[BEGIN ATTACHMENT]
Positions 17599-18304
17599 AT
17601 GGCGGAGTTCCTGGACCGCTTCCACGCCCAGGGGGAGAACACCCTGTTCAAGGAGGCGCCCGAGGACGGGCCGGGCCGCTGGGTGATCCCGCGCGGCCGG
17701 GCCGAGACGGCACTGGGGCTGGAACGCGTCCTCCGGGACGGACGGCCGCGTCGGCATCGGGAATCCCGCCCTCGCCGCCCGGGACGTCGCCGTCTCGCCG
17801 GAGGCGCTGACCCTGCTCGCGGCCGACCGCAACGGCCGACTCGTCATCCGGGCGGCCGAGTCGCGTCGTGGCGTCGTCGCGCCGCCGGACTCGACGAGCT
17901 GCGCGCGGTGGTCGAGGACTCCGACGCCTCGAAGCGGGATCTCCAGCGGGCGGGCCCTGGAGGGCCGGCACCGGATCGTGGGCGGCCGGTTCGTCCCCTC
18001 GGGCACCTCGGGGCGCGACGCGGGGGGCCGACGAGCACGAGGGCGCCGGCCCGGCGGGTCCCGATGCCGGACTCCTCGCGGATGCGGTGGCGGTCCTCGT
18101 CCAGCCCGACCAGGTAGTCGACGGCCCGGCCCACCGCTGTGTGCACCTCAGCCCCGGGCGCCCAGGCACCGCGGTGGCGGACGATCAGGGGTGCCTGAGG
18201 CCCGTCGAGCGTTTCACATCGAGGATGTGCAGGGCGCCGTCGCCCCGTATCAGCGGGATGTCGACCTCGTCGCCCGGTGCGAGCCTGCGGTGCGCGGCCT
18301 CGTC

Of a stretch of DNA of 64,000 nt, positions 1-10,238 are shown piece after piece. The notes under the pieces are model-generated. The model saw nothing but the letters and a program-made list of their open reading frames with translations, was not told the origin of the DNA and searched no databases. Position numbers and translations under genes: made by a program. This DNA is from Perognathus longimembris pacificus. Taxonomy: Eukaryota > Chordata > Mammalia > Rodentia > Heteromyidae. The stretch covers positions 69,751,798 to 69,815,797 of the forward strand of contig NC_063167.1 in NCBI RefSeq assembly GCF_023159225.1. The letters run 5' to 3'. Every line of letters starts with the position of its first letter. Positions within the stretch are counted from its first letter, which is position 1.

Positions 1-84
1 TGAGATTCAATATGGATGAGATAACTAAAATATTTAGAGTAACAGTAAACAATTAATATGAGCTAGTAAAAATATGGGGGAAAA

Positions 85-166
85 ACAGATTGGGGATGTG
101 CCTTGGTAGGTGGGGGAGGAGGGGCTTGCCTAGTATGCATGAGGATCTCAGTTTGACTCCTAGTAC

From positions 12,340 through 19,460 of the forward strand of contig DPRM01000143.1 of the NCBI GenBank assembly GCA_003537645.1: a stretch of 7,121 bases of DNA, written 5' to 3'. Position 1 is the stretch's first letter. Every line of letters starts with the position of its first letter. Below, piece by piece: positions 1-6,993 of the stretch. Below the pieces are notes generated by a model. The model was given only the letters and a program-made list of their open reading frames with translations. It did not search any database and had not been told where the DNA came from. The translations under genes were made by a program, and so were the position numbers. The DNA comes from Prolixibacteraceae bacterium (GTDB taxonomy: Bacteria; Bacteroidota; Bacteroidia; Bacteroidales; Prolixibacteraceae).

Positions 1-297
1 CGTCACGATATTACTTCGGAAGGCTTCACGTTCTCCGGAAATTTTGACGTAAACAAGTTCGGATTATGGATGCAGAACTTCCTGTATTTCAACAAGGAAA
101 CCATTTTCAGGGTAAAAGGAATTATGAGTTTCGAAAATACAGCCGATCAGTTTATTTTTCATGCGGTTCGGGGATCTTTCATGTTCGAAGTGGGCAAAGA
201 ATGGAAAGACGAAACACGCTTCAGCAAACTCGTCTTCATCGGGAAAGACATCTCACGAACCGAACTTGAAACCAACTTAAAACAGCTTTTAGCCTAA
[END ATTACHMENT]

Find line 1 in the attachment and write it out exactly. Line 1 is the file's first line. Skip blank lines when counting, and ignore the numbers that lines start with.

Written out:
Positions 17599-18304